Flip the classroom! (Huh?)
“Flip the classroom.” So many new terms!! When I first came across this term, I went straight to Wikipedia.
You’re probably already familiar with the idea of the flipped classroom. If you’ve ever assigned a new topic, chapter, or book to study at home, and then had your students come to class prepared to assess, critique, and expand upon it, you’ve flipped your classroom. It’s about reversing the learning process. Let students discover and explore a topic on their own first, at home or in the classroom, and then open it up for analysis (traditional homework) under your guidance.
These days, you can also have students watch:
- lectures (which you can make yourself),
- TED talks,
- video presentations made by professionals, amateurs, or students,
- news and analysis,
as well as read texts, with the intention of letting the students discuss and evaluate what they’ve watched and read. In this way they independently build a knowledge-base, while you take on the role of coach, guiding, challenging, and assessing their learning. One of the great virtues of this way of teaching is that students can go back and re-watch the material, skipping what they know, and concentrating on areas they find difficult or that challenge their existing knowledge.
From the “Clintondale High School” section of the Wikipedia article, “Flipped Classroom”:
Teachers found that shorter videos (3–6 minutes) were the most effective. The school uses audio files, readings and videos from the Khan Academy, TED, and other sources. Students favored the changes. Students unable to watch the videos at home watch the videos in school.
The whole Wikipedia article is excellent. This section will inspire you.
Here are some flipped classroom examples that you can use and customize:
Math teachers: prepare your own short videos carefully describing a concept and how to solve problems using the concept/method. Upload them to your school web page or your youtube or vimeo account. Have students watch them on their own at home, or in class (with earphones). Develop a set of problems of increasing difficulty to solve in class, and let students work (perhaps in teams of 2-3) to solve them, while you move around the classroom addressing whatever difficulties students are having at whatever stage they are at.
Science teachers: Go to your local natural history museum and develop a research project for your students, based on relevant exhibits. Then take a class field trip to the museum, or have students independently go to the museum with your project outline in hand. They should collect photographic and audio/video evidence at the museum. (If you’re coming to DC, I can help you develop a relevant, fun project to work on here.) In class, have students work in small teams to prepare their projects, using the evidence they collected, plus evidence from other sources. You move from group to group, coaching and advising. Have each group present their project to the class, requiring each student to explain his/her role in creating the project.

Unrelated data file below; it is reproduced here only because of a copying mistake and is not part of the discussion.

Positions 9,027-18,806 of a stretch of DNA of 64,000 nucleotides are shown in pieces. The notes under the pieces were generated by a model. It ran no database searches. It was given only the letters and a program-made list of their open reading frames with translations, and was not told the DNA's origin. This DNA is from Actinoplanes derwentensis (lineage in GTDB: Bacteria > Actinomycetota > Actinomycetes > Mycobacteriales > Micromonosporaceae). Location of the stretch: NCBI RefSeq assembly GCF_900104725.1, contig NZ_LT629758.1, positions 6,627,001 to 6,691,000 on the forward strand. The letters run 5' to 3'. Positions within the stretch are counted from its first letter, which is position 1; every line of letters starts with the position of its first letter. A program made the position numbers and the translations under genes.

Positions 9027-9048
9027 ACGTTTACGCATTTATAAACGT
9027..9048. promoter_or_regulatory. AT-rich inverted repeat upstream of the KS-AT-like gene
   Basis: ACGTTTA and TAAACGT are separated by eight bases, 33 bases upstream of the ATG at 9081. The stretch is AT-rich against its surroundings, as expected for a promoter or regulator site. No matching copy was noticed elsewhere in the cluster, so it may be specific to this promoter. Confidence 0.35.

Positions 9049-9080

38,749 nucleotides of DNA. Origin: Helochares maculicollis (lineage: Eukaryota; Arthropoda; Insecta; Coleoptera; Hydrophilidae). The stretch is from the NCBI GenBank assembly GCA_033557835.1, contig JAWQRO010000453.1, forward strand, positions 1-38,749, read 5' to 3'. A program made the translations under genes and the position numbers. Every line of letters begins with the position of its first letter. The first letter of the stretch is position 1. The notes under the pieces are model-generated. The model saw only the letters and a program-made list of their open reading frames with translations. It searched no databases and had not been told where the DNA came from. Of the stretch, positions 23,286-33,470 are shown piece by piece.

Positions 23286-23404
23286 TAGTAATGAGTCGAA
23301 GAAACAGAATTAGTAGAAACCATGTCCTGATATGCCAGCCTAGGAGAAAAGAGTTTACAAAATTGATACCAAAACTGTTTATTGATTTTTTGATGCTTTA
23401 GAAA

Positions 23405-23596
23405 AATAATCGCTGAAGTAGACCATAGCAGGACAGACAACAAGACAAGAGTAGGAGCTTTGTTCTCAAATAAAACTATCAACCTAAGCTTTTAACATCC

Literature and history teachers: have your students read a short story or unit of history at home or in class on their own. Divide students into groups of 2-3 so that you have 9 groups. Also divide the story or unit into 3 periods (opening, development, conclusion). Assign 3 groups to each of the 3 story/history periods. All the groups must prepare a presentation, discussing events, themes, important people, and impacts on events forward and/or back in time (eg, how does Hamlet’s meeting with the ghost affect his thinking throughout the play? Or, what is the impact of the emancipation proclamation on the rest of the Civil War?). Presentations should include visual aids including historically appropriate photos, paintings, engravings, etc, relevant to their period. Groups will compete for the best presentations (secret ballots). Wrap up the presentations with students writing an essay on why this story/historical period remains important.
Rich sites; provocative articles:
For more on the flipped classroom: start with the footnotes in the Wikipedia article. I especially liked this one:
A Beginner’s Guide To Personalized Learning:
Four Stages Of A Self-Directed Learning Model:
Responding to cyberhate:
includes links for a cyberhate-response curriculum, grades 9-12.
I welcome connections with you through LinkedIn and Google+. For LinkedIn you can click the button below. Or for both LinkedIn and Google+, go to your home page, and in the search box at the top of the page, type in my name, Stephen Berer.
Wishing you a great winter break.